In this space over the coming weeks, I will be focusing on what I call the PASAMBAs—Practices, Actions, Styles, Attitudes, Manners, Behaviors, and Attributes—which every change-making board should follow. These PASAMBAs at the heart of consequential governance are universal, in that they hold true for public and nonprofit organizations across all sectors: healthcare, education, human services, arts and culture, faith-based endeavors, and others.

However, as I mentioned in the previous post, before diving into the PASAMBAs I think it’s necessary to consider two foundational questions which every change-making board must answer for itself. Last time, I talked about the special trustee roles and responsibilities essential to support change-making board governance. Today, the second fundamental question for boards centers on how to foster change making in the organizations they are entrusted to lead:

What are the values of the change-making organization?

If one thing is true of our successful public and nonprofit organizations—not only startups and smaller agencies, but large ones as well—it is that they’ve had to demonstrate a willingness and capacity to change markedly to survive. This fact has been true through the time of the coronavirus certainly , but also for many years preceding the pandemic. Notwithstanding a health crisis staring an organization in the face, it is no surprise to learn that changes are often demanded by clients, students, patients, donors, taxpayers, and elected officials to more effectively respond in an environment where conditions are constantly shifting and continuous improvement is necessary for the organization to adapt.

What many today call the “new organization” does exactly that: It directs its future more than being directed by it.

Sometimes even board members themselves will call on their organizations to change (though not often enough in my view)! Whether the motivation comes from some influential external source or the trustees speaking with one voice, when a change-making board comes together with the full participation of its members, the potential exists for organizations to deliver the results their key stakeholders expect. And over time, organizational progress takes place.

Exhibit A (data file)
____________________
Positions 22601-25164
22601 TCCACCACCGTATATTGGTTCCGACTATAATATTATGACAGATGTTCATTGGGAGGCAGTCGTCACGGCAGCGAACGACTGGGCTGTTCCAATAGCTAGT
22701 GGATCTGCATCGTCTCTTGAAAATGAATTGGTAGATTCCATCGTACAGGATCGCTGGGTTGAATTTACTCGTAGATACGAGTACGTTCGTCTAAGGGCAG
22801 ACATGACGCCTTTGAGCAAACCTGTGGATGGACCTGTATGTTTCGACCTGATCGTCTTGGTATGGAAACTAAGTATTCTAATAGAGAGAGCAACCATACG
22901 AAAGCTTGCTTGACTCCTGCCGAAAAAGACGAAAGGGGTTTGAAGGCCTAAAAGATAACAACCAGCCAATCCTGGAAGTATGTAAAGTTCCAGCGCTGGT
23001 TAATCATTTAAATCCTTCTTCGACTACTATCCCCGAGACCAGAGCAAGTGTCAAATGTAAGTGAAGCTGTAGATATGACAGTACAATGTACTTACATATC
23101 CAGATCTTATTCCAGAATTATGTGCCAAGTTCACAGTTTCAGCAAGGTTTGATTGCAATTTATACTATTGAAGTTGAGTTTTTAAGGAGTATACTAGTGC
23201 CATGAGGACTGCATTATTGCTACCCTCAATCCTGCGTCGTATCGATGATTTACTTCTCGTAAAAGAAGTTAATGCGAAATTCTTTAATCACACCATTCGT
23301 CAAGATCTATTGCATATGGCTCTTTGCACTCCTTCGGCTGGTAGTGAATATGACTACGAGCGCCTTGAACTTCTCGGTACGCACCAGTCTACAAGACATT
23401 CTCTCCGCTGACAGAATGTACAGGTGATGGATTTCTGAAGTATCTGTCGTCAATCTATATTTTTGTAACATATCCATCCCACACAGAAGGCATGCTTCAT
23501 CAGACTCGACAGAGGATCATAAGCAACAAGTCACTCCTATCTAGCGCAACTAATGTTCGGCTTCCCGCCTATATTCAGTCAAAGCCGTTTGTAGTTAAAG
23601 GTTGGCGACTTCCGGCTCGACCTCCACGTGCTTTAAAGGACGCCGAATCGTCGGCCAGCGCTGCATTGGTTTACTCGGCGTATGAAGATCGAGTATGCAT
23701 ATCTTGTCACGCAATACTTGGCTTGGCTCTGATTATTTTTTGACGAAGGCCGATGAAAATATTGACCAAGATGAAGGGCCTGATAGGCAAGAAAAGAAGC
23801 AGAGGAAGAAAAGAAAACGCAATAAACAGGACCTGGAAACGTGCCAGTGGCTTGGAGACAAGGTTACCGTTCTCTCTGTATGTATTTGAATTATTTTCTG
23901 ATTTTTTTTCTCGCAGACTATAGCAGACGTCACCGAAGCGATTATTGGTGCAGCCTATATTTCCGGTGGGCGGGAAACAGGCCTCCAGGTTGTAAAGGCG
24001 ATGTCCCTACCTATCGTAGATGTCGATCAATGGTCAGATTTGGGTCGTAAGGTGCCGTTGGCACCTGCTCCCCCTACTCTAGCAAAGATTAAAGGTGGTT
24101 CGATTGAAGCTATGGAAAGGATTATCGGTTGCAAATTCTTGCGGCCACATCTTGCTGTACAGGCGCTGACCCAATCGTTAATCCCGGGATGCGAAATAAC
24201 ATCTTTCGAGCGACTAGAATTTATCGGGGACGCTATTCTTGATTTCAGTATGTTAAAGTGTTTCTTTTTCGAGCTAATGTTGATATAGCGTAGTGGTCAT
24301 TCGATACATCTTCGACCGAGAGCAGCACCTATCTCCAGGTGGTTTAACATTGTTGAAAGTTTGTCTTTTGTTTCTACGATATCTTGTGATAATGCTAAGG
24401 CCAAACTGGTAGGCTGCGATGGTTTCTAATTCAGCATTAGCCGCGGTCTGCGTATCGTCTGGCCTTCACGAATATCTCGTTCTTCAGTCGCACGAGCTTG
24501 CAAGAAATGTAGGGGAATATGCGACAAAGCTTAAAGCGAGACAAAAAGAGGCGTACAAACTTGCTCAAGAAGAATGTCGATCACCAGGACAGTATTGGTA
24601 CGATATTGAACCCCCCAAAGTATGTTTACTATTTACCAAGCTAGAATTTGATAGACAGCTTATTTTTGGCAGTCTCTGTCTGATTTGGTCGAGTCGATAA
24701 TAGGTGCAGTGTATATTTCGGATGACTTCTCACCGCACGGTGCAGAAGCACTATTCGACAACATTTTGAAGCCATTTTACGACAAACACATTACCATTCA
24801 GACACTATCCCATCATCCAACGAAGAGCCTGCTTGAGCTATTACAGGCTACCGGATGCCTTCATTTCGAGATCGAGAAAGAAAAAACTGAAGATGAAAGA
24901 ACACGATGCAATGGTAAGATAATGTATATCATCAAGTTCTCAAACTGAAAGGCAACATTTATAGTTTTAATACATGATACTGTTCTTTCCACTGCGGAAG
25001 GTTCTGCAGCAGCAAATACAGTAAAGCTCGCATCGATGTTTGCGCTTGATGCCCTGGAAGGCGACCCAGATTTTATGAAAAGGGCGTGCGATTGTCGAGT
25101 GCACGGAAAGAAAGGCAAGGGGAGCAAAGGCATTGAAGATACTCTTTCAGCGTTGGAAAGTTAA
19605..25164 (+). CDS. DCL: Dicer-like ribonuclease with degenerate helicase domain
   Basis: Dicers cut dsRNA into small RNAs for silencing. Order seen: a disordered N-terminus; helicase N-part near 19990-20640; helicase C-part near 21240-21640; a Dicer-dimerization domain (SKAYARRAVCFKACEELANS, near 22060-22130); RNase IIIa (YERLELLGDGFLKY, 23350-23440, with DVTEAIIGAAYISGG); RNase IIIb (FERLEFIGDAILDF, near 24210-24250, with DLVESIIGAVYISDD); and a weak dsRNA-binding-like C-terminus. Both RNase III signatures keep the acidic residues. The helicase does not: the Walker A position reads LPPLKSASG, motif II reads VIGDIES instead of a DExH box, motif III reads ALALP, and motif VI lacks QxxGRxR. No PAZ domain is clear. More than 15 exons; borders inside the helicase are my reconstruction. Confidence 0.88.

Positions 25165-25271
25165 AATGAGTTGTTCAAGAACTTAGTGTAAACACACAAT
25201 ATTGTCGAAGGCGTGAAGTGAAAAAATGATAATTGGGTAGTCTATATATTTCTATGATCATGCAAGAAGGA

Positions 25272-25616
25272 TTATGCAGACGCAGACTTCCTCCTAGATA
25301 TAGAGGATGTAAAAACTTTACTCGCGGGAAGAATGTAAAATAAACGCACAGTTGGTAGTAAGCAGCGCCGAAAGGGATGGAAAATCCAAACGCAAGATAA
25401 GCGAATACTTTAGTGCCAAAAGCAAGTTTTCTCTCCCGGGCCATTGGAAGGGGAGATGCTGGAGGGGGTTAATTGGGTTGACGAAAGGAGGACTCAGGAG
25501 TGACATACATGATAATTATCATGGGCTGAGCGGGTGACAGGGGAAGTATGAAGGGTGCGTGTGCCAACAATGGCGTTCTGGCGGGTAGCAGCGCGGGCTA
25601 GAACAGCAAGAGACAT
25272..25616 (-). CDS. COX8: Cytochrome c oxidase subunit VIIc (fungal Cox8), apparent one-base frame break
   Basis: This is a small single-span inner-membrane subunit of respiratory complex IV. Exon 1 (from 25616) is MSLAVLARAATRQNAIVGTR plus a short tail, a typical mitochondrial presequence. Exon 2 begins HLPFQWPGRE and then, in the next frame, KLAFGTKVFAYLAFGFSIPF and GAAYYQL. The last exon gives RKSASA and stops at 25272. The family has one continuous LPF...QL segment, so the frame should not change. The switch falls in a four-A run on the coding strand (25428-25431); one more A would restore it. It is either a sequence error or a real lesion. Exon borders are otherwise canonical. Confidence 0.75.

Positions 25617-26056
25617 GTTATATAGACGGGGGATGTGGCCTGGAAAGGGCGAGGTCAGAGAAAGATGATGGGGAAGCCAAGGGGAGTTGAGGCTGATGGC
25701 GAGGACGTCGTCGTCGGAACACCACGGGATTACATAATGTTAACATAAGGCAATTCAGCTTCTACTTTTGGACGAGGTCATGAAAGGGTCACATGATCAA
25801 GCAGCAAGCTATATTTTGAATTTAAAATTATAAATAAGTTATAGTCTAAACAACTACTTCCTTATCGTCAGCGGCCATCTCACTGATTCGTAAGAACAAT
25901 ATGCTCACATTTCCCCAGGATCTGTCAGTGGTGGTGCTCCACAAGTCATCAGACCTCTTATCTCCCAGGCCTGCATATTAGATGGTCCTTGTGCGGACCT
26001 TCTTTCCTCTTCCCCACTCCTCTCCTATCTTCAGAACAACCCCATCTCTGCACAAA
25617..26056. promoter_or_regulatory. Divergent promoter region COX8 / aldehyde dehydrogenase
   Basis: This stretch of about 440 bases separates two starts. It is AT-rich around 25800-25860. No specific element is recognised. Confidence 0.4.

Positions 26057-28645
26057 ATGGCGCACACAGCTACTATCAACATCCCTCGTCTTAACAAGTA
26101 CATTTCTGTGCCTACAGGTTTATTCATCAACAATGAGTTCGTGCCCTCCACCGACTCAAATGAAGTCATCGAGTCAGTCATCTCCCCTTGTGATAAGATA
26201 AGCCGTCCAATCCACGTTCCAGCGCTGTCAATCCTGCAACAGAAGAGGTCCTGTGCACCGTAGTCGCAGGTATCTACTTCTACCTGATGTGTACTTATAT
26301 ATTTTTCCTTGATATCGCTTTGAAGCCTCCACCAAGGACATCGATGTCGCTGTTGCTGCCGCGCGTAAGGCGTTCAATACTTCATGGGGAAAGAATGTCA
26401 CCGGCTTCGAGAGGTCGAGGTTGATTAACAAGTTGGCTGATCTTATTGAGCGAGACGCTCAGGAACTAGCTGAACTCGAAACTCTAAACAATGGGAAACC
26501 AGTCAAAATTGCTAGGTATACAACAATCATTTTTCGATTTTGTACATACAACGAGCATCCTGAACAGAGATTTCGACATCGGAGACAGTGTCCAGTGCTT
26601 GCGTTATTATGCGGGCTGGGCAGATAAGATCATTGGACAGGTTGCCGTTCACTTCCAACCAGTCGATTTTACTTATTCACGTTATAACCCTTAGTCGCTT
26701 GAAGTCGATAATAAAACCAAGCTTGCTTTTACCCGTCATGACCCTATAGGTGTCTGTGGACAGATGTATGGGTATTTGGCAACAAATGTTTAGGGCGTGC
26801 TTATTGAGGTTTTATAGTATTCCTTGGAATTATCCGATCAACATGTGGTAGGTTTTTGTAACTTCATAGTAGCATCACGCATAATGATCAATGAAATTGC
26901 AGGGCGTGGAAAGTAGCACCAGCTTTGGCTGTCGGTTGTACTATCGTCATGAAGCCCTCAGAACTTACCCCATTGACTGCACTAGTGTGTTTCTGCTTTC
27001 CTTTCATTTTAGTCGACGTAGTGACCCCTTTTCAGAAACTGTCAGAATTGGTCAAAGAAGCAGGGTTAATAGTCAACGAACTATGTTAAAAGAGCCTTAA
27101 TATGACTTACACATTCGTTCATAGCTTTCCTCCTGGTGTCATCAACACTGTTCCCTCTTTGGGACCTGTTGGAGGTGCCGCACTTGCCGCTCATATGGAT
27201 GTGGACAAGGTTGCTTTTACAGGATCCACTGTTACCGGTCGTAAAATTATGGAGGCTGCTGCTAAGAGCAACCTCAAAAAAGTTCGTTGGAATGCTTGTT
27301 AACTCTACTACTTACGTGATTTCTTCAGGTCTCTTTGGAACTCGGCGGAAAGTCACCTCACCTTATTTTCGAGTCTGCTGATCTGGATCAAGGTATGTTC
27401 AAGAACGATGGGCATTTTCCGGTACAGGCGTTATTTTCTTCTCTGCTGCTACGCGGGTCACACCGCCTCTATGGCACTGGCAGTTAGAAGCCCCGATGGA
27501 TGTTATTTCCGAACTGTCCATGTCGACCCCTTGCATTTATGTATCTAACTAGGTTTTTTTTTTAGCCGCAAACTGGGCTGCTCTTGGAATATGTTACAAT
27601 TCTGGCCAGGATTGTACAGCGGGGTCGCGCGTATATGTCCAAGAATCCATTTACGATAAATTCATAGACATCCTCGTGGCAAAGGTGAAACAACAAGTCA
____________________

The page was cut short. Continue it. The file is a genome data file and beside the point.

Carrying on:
Besides having a strong motivating force driving them, though, organizations that become change makers reflect three integrated characteristics that—as I think of them—should serve as values for any organization. In my book, the board that understands and promotes these organizational values meets a central prerequisite for being a change-making board.

The three characteristics, or values, are highlighted below, with some discussion of the important role boards play in helping their organizations reach these outcomes:

Adaptable Culture: The board creates a culture that demands responsiveness to change, which in turn requires adaptability and accountability on the part of an organization and its people. Open communication in all directions (e.g., top-down, bottom-up, lateral) is one crucial element for ensuring just such a culture. Think about the low-performing organizations you know. Too frequently, they are defined by poor communication overall. It’s exponentially more difficult to support change making in an  organization if the board exhibits an inability to tell when problems exist. Yet, a culture of open communication provides only half the picture for nurturing an organization’s adaptability to change: Something has to then happen as a result of all the meaningful communication taking place. Hence, a robust problem-solving orientation goes hand-in-hand with effective communication in the change-making organization.